When couples divorce, what to do with the family home is one of the top considerations. While some couples prefer to sell the home and split the profit so they can start anew, one spouse may wish to keep the home. Typically this involves transferring the title and refinancing the mortgage in one spouse’s name, but when refinancing is not an option, there are other options to explore.
Selling to a Spouse Using an Installment Loan
If you want to keep the family home in a divorce but cannot afford to purchase it from your spouse outright and are unable to refinance it, your spouse may be willing to let you purchase the home in exchange for a secured installment note with payments over a fixed period. This provides your spouse some measure of security if you default on the loan, which may make him or her more inclined to work with you to keep the home.
Selling the Non Resident Spouses’s Interest in the Home to a Third Party
If you want to keep the family home but are unable to qualify for a refinance and your spouse wants a clean break, untethered by joint ownership or a installment loan agreements, another option is to ask a relative or friend to purchase your spouse’s interest in the home thus making you co-owners with that relative or friend. You may pay rent or set up an installment agreement with the relative or sell the home and split the profits down the road. It is important to work with an attorney to iron out the rights and responsibilities the co-owners would have so you both know what to expect moving forward.
Exchange the House for Assets or Release of Alimony
Often, where there is a will, there is a way when it comes to negotiating a divorce settlement agreement. If you want to keep the family home, but are coming up short, exchanging other assets such as retirement accounts to satisfy what is owed your spouse for their interest and equity in a home may be an option. Or, for a spouse entitled to a sizable chunk of alimony, exchanging that for the house may also work. You will want to work with an experienced divorce attorney to explore what arrangements are available and thoroughly look at the tax consequences of any option that you choose.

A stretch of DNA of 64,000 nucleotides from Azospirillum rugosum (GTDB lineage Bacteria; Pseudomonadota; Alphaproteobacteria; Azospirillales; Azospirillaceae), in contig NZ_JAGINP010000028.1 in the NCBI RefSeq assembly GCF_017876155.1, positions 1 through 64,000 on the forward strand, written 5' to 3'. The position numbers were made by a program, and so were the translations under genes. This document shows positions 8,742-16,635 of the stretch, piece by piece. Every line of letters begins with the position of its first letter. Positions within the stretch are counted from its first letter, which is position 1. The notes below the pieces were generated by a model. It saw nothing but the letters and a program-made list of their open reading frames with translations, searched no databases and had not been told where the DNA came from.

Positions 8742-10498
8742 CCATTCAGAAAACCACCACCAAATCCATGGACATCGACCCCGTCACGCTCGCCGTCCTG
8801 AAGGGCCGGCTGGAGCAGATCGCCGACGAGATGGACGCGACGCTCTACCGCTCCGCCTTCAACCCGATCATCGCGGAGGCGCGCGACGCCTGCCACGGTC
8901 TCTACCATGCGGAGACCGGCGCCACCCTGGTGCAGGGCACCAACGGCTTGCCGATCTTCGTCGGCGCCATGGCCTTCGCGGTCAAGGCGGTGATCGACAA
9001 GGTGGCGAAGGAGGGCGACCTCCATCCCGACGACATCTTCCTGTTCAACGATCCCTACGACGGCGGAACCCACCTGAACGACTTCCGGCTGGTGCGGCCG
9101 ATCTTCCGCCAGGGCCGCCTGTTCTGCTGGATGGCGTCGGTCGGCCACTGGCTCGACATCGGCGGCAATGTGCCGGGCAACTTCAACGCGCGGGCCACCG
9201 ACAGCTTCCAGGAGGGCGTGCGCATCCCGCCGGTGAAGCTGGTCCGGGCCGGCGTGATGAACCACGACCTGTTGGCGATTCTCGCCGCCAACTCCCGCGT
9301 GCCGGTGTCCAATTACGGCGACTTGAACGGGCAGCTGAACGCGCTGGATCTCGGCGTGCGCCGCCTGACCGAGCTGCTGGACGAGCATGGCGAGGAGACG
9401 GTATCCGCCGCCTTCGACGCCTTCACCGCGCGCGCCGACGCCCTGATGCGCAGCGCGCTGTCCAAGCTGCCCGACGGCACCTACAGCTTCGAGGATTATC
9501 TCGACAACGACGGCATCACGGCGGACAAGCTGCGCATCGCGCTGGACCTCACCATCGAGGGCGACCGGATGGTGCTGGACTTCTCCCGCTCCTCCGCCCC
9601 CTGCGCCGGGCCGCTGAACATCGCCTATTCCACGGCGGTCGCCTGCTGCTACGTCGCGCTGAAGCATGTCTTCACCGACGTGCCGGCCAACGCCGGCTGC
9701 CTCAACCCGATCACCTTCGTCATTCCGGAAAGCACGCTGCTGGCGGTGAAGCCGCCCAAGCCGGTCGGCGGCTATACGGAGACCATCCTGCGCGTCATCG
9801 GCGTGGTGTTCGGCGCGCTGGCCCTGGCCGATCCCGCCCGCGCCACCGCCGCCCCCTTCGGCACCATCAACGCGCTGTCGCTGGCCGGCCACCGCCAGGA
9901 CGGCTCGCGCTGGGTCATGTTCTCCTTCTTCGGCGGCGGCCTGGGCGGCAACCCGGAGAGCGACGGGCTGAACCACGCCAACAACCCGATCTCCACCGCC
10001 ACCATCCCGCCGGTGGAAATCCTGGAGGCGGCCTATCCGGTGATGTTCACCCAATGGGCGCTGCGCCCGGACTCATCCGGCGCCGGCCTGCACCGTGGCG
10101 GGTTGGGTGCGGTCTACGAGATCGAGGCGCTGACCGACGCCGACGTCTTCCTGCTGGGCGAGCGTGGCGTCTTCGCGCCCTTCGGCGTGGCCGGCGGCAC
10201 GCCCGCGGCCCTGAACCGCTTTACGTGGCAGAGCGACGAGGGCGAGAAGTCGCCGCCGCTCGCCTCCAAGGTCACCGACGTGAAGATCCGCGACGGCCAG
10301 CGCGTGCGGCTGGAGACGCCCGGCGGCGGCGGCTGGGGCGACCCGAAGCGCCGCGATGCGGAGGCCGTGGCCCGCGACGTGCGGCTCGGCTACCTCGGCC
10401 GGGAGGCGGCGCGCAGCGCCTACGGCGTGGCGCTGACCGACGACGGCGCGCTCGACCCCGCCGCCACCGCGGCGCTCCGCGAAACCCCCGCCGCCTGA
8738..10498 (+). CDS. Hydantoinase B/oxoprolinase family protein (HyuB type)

Borrow from Your Retirement Account to Buyout a Spouse’s Interest in the Home
Many employees have an option to borrow from their retirement accounts as long as they pay it back within a defined period. This may be an option to explore if you come up short on a refinance when trying to keep your home in a divorce. Check with your HR department or the financial company handling your company 401K to determine if you can borrow funds, the conditions, and what tax consequences you will face if you do not pay it back.
Need More Information on How to Purchase the House from a Spouse in a Divorce?
Contact an Experienced Illinois Property Division Lawyer for Answers
When you are divorcing and really want to keep the family home, leave no stone unturned. Working with an experienced family law attorney will provide you with information regarding options you can explore to reach a favorable result. Contact the Libertyville family law offices of Schlesinger & Strauss LLC for help at 847-680-4970.